Mexico set to elect its first woman president


Mexico’s ruling party on Wednesday named former Mexico City Mayor Claudia Sheinbaum as its candidate in next year’s presidential race — a widely expected move that puts the country on track to elect its first woman president.

The major opposition coalition had already chosen another woman, Xóchitl Gálvez, a sitting senator in the Mexican Congress, as its standard-bearer.

The two women — Sheinbaum, 61, a physicist and former university professor, and Gálvez, 60, a successful tech entrepreneur — are slated to face off in elections scheduled for June 2.

The nomination Wednesday was largely overshadowed by a blowup inside the ruling party, known as Morena. Sheinbaum’s chief competitor, Marcelo Ebrard, cited unspecified “faults” in the primary process even before final results were announced.

Ebrard, a former foreign minister, called publicly for a rerun of the internal polling that ultimately gave Sheinbaum her victory.

He alleged that his campaign representative was beaten by police when she attempted to enter the site in downtown Mexico City where ballots were being counted. “I never thought I would live [to see] something like this in my own party,” Ebrard wrote on X, the platform formerly known as Twitter.

Gálvez, the opposition candidate, mocked the turmoil, inviting Ebrard to join her movement.

Officials of the ruling party disputed Ebrard’s charges and said there would be no new polling.

Ebrard’s allegations exposed deep rifts in Morena, the political behemoth that was founded by President Andrés Manuel López Obrador and now towers above the Mexican political landscape. The party and its allies hold a majority in Congress, and Morena governs in 21 of the country’s 31 states as well as Mexico City, the capital.

Even before Wednesday, Ebrard had publicly questioned whether the Morena primary process was fair. However, he was widely expected to accept defeat and sign on for a cabinet post next year in the case of a Sheinbaum win next year. After Wednesday’s events, rumors were circulating that Ebrard could now enter the presidential race as a third-party candidate.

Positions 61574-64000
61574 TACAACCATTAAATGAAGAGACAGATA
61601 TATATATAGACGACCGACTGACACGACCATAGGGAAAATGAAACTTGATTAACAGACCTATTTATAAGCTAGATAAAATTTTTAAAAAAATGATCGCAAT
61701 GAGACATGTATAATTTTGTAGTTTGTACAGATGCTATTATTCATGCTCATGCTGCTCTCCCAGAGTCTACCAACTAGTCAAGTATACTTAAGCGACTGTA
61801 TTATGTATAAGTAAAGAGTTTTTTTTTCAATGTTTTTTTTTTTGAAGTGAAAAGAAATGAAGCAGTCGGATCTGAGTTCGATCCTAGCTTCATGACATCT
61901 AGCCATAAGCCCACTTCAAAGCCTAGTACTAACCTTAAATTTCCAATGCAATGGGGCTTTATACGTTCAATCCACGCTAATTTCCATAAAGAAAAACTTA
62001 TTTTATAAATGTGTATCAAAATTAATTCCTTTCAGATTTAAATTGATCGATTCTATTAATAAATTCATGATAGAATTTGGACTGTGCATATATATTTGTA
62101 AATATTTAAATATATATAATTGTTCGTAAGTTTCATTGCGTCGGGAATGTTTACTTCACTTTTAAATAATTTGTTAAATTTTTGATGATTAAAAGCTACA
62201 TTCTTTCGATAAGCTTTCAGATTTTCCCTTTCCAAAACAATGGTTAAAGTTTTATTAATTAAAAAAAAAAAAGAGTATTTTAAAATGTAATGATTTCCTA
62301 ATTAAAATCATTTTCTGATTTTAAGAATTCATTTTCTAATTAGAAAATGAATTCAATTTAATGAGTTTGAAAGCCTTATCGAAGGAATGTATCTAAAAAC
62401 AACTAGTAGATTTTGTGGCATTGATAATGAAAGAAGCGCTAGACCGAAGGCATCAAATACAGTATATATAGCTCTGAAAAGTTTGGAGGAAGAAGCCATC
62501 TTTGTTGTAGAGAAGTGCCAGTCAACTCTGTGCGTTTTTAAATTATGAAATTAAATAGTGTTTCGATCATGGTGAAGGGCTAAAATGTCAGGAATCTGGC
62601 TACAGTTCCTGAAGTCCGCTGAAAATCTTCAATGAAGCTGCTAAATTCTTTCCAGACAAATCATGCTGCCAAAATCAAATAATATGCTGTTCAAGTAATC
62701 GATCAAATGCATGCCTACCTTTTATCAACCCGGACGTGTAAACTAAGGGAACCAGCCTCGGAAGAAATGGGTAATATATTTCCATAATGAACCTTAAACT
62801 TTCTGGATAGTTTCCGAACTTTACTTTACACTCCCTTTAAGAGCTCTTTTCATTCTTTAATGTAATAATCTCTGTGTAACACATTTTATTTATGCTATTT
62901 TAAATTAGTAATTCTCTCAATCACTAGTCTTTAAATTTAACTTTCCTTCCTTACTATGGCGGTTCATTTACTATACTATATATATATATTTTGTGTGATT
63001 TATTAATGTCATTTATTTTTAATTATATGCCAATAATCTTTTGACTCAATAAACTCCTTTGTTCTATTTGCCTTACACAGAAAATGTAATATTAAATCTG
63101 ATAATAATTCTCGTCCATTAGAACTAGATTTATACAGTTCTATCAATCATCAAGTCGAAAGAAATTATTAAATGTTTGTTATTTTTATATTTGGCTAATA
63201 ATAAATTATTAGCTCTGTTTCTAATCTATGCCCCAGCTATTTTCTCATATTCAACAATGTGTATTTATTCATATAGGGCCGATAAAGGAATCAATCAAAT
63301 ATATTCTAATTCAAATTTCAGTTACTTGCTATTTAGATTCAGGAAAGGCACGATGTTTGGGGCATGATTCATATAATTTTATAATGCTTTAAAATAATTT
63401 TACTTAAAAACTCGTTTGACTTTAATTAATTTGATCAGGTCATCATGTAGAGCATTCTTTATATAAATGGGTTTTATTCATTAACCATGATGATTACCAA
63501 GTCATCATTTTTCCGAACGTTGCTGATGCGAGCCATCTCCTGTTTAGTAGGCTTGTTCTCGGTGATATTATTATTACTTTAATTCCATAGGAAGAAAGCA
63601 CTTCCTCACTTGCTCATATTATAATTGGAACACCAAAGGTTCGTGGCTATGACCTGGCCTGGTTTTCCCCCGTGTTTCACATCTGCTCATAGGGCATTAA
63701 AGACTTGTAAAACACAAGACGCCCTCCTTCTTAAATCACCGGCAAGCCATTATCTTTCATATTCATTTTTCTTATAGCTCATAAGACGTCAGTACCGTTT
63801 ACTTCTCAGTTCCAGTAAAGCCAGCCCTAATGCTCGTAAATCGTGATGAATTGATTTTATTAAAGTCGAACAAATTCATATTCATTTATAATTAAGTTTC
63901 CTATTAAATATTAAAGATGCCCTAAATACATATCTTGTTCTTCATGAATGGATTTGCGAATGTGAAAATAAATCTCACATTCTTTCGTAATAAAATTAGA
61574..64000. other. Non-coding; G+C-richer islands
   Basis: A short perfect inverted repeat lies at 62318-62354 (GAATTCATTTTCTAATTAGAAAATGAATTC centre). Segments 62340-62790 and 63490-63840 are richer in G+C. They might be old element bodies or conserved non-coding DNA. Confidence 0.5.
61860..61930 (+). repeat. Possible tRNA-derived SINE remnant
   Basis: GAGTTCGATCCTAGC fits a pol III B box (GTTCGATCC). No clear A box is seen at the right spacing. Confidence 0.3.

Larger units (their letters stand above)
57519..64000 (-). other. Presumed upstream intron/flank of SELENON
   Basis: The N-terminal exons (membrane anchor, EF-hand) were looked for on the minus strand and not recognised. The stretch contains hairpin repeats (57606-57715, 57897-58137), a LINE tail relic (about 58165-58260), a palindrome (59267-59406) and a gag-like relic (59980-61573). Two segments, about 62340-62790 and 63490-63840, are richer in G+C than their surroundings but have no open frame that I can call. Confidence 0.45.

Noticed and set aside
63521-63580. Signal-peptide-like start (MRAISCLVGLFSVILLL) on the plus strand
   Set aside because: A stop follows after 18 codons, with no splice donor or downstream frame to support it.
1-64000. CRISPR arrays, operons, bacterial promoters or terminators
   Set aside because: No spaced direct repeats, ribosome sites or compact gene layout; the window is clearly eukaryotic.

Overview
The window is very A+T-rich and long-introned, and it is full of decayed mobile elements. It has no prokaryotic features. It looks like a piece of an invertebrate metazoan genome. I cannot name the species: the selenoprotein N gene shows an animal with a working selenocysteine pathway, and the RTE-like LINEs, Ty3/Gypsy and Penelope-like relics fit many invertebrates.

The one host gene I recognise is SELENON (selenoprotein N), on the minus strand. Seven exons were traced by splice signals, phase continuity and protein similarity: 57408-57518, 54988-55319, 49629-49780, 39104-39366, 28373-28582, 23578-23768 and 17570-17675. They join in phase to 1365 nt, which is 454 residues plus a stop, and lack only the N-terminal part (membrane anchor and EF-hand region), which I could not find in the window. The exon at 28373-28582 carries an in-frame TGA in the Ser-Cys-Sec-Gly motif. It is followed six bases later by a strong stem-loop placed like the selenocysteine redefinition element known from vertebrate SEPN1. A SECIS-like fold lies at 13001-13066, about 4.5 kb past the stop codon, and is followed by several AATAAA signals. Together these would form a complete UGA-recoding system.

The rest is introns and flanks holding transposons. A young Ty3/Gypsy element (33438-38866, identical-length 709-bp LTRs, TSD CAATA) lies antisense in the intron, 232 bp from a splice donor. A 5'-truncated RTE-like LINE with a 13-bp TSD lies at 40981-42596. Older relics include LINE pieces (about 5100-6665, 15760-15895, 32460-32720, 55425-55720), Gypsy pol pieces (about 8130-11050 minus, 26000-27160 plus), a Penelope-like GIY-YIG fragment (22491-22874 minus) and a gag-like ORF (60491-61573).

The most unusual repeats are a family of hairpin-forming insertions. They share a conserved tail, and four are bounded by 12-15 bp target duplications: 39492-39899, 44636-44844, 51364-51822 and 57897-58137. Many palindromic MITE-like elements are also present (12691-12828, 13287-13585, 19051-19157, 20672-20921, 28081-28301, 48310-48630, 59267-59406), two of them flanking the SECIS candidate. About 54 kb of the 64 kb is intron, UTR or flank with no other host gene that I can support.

López Obrador dictated the terms of Morena’s primary race, ruling out debates as divisive. He repeatedly denied rigging the primary process in favor of Sheinbaum, his longtime protege.

“I haven’t tilted the balance,” the president told reporters on Tuesday. “The dedazo is finished,” he added, referring to the historical practice in which sitting Mexican presidents used their “big finger” to point to their successor.

The triumph of Sheinbaum was no surprise. For months, she had maintained a lead of 10 points or so in polling against Ebrard, who served as chief diplomat in the López Obrador government before resigning to run for president.

Sheinbaum is heavily favored to win next year’s election in large part because of her close association with López Obrador, 69. The president is extremely popular — boasting 60% approval ratings, largely because of his appeal among poor and working-class voters — but is also a divisive figure. Critics accuse him of leading the country down down a path of authoritarian rule. The president rejects the charge, accusing rich, right-wing adversaries of trying to discredit him because of his fight against corruption and dedication to the poor.

Sheinbaum shares the president’s leftist ideology and frequently extols him. At times, she even seems to mimic her mentor’s speech patterns.

López Obrador is to complete his six-year term on Sept. 30, 2024. Mexican law bars presidential reelection. The president says he plans to retire.

Next year’s election is widely viewed as a test of whether López Obrador has built a long-term movement that maintains its dominance even after its charismatic leader steps down from power.

If elected, Sheinbaum would also be Mexico’s first president of Jewish ancestry. Her maternal and paternal grandparents emigrated to Mexico from eastern Europe.

Sheinbaum, a Mexico City native, comes from a tradition of political engagement since her high school days, when she protested against the exclusion of students, many of them poor, from higher education.

She spent four years at the Lawrence Livermore National Laboratory in California on her way to earning a doctorate in energy engineering. She was teaching at her alma mater, the Autonomous University of Mexico, in 2000, when López Obrador — then the mayor of Mexico City — offered her the post of secretary of environment for the capital. That appointment launched a meteoric political rise.

The strong prospect of a female chief of state in Mexico comes after years of political gains for women. A woman currently heads the Supreme Court and women sit as governors in eight of Mexico’s 31 states. In 2022, women accounted for 25% of the country’s mayors.

Special correspondent Cecilia Sánchez Vidal contributed to this report.


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